In the Runner’s World article ‘Mind Games,’ author Bruce Barcott shares five tips on improving your mental approach to running.
The first tip is to identify your worries early on in your training and build a running schedule to overcome them. After completing my half marathon, I wanted to run 5K races, but was scared I would not be fast enough to be competitive. I chose a training schedule that included interval work or tempo runs once a week.
The most valuable tip for me was #2 – Employ a key word. Nike Oregon Project sports psychologist Darren Treasure trains his runners to focus on a key word during intense training moments, and remember to invoke that word during the critical point in the race. If I link the word “strength” to times in training where I am running hard and overcome the urge to slow down, I can repeat the word “strength” in the point in competition when I need to push past the pain.
In the article, Barcott wrote that Spirit of the Dancing Warrior author Jerry Lynch “encourages athletes to embrace a more Eastern philosophical attitude toward their competitors. "The word competition comes from the Latin competere, which means 'to seek together.' So look at your competitor as your partner. You seek greatness together.”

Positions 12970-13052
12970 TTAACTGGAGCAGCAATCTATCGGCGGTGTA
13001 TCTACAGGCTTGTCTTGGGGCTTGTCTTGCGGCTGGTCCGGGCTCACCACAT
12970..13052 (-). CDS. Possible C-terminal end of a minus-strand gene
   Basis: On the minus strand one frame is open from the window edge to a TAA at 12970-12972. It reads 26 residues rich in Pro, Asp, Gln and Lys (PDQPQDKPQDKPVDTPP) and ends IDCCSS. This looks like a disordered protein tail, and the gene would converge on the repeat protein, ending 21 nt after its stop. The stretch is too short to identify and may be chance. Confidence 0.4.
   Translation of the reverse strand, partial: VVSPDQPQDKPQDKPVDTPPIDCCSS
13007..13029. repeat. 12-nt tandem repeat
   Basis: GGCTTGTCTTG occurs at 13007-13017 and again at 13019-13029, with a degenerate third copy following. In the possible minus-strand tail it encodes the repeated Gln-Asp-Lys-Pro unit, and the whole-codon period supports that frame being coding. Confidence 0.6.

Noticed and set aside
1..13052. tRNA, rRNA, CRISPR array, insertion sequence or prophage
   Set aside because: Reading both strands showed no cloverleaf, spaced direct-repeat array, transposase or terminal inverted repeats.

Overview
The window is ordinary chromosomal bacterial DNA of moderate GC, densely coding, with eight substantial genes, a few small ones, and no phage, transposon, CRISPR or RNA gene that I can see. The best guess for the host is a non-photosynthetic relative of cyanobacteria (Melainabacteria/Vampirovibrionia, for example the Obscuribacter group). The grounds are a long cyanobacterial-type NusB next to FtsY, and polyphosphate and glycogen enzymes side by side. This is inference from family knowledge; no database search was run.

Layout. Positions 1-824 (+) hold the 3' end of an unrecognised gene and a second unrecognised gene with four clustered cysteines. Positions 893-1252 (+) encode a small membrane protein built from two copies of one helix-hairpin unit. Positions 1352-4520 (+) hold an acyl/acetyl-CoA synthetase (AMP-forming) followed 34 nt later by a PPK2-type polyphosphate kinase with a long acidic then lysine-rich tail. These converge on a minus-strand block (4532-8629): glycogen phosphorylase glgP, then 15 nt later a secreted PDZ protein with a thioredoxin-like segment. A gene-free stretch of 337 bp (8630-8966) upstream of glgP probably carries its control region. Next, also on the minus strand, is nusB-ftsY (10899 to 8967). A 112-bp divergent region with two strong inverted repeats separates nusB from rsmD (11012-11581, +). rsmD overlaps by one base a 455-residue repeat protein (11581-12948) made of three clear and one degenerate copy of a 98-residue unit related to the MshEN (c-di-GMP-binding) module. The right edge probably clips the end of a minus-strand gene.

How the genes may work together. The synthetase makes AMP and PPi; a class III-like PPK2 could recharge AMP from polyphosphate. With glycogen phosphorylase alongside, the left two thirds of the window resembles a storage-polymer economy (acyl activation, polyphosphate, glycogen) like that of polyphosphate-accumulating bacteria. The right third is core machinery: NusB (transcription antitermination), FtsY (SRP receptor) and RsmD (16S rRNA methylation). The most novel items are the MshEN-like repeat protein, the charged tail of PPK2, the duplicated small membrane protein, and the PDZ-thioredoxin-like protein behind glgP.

Sports psychologist Jerry Lynch explains that, “when the toughest competitors show up for a race, I'm thrilled. It means I'm going to run together with the best, and they'll help bring out the best in me. That neutralizes my anxiety about my own confidence."
By embracing competition, I can stop being scared of runners that are faster than me and instead use the opportunity of a race situation to challenge myself with competitors serving as partners, not opponents.
The fourth tip is to enjoy the physical motion of running. I am practicing that by mentally taking note of my form during the last few minutes of every practice run.
The fifth tip seems self-explanatory but may not be so easy to do if I focus on winning my age group in races rather than improving my running. The tip is to measure my success in terms of my personal progress.
I would add one more – get in touch with your psychological reason for running. My reason is personal satisfaction. When my training leaves me tired, I ask myself, what will I get out of being competitive at my next 5K race? How will it make me feel to run a fast race and give my best effort? Why do I want that in my life more than I want to sleep in late or lie on the couch after work?
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